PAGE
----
The British Columbia Court of Appeal has overturned the B.C.
Supreme Court decision in KBA Canada1, which
was reviewed in the September 2012 issue of Fully
Secured. In its decision2, the Court of
Appeal disagreed with the reasoning in the court below, and held
that neither equitable principles nor unjust enrichment can be used
to override the clear priority rules in the BC
In this case a third party inadvertently discharged a financing
statement registered in the B.C. Personal Property Registry
("BCPPR") in favour of
KBA Canada, Inc. ("KBA") as secured
party against 3S Printers Inc. ("3S") as
debtor. KBA had no knowledge of the discharge at the time it
was made, but when it became aware of the discharge it
re-registered its financing statement against 3S outside of the
statutory 30-day grace period for the reversal of mistaken
discharges. KBA therefore lost the perfected purchase money
security interest ("PMSI") priority it
had against the asset that was the subject of the registration to
two prior-registered holders of general security interests, Supreme
Graphics Ltd. ("SGL") and CIT Financial
KBA brought an action to re-establish its priority. The
Supreme Court found in favour of KBA, on the basis that it had the
power and jurisdiction under sections 68 and 72 of the BC PPSA to
apply common law and equitable principles to override the harsh
application of the priority rules in the circumstances of the
case. The Court also held that it could apply the equitable
principle of unjust enrichment to reverse the windfalls of SGL and
In no uncertain terms, the Court of Appeal disagreed with the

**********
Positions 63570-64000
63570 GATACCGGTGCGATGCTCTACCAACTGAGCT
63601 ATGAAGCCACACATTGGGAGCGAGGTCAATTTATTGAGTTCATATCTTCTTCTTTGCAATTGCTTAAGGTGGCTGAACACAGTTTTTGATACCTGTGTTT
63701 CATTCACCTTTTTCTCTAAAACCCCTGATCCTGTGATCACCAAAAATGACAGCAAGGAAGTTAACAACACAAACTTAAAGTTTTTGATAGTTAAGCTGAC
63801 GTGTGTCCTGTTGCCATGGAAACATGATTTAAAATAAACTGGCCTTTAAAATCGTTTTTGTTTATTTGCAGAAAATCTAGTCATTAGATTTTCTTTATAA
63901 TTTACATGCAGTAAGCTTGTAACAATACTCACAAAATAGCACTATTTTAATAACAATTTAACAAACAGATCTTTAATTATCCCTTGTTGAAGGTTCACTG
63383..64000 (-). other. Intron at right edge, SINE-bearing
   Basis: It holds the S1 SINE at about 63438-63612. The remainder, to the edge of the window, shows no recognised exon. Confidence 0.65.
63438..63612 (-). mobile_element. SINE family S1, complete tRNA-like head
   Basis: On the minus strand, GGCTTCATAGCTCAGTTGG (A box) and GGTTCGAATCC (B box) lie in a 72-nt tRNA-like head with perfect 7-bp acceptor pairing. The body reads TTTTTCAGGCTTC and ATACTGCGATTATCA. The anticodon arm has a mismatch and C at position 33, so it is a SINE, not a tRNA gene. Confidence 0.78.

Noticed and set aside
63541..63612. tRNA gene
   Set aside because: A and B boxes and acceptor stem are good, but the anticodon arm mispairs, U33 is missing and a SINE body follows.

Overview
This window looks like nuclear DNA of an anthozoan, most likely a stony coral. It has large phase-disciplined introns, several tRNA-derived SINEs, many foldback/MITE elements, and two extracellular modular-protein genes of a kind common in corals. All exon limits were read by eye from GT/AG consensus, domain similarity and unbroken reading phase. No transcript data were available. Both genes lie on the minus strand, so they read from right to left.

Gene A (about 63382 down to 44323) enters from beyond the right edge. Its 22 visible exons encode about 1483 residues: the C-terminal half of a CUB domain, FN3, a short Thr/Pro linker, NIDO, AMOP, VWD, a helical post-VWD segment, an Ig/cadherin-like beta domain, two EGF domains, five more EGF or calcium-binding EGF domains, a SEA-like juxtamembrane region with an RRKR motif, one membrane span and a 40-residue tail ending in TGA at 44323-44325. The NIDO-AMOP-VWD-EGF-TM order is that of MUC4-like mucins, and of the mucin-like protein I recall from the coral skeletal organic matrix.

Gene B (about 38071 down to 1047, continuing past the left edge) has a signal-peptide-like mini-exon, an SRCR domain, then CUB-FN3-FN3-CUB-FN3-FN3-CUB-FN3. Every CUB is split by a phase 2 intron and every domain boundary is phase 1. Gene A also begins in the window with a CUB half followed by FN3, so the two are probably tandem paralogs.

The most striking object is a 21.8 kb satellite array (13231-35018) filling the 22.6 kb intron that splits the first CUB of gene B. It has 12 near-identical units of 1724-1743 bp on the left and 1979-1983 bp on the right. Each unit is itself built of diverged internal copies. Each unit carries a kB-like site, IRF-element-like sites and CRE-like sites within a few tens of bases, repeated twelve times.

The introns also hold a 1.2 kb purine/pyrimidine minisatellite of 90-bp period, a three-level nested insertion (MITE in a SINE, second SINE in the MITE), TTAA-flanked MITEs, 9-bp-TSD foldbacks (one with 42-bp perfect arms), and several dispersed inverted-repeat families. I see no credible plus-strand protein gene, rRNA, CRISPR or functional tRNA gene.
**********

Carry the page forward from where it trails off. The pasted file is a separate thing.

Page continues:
reasoning of the Supreme Court and restored the priority of SGL and
CIT. The Court of Appeal, in holding that the BC PPSA did not grant
the Courts the broad jurisdiction that had been exercised by the
Supreme Court judge, stated that if it did "equitable and
common law principles would dominate the determination of
priorities. The statutory purpose of replacing those complex and
convoluted principles with simple rules that provide certainty and
predictability would be undermined."4
The Court of Appeal was equally clear that unjust enrichment did
not apply, finding that while there had been an enrichment of SGL
and a corresponding deprivation to KBA, the BC PPSA priority
provisions were a "juristic reason" for the
The Court of Appeal decision is a clear statement of the law
with respect to the priority regime under the BC PPSA and indicates
that predictability and certainty override possible unfairness
resulting from strict application of the BC PPSA priority
As a result, secured creditors must be careful to verify and
maintain their registrations in the BC PPR, and in particular
should have procedures in place for immediately reviewing and
dealing with any discharge verification statements that they
receive from the BC PPR.
The prospect of an internal investigation raises many thorny issues. This presentation will canvass some of the potential triggering events, and discuss how to structure an investigation, retain forensic assistance and manage the inevitable ethical issues that will arise.
From the boardroom to the shop floor, effective organizations recognize the value of having a diverse workplace. This presentation will explore effective strategies to promote diversity, defeat bias and encourage a broader community outlook.
Staying local but going global presents its challenges. Gowling WLG lawyers offer an international roundtable on doing business in the U.K., France, Germany, China and Russia. This three-hour session will videoconference in lawyers from around the world to discuss business and intellectual property hurdles.
The Canadian Office of the Superintendent of Financial Institutions ("OSFI") recently ruled that a bank cannot promote comprehensive credit insurance ("CCI") within its Canadian branches under the Insurance Business (Banks and Bank Holdings Companies) Regulations (the "Regulations").
Register for Access and our Free Biweekly Alert for
This service is completely free. Access 250,000 archived articles from 100+ countries and get a personalised email twice a week covering developments (and yes, our lawyers like to think you’ve read our Disclaimer).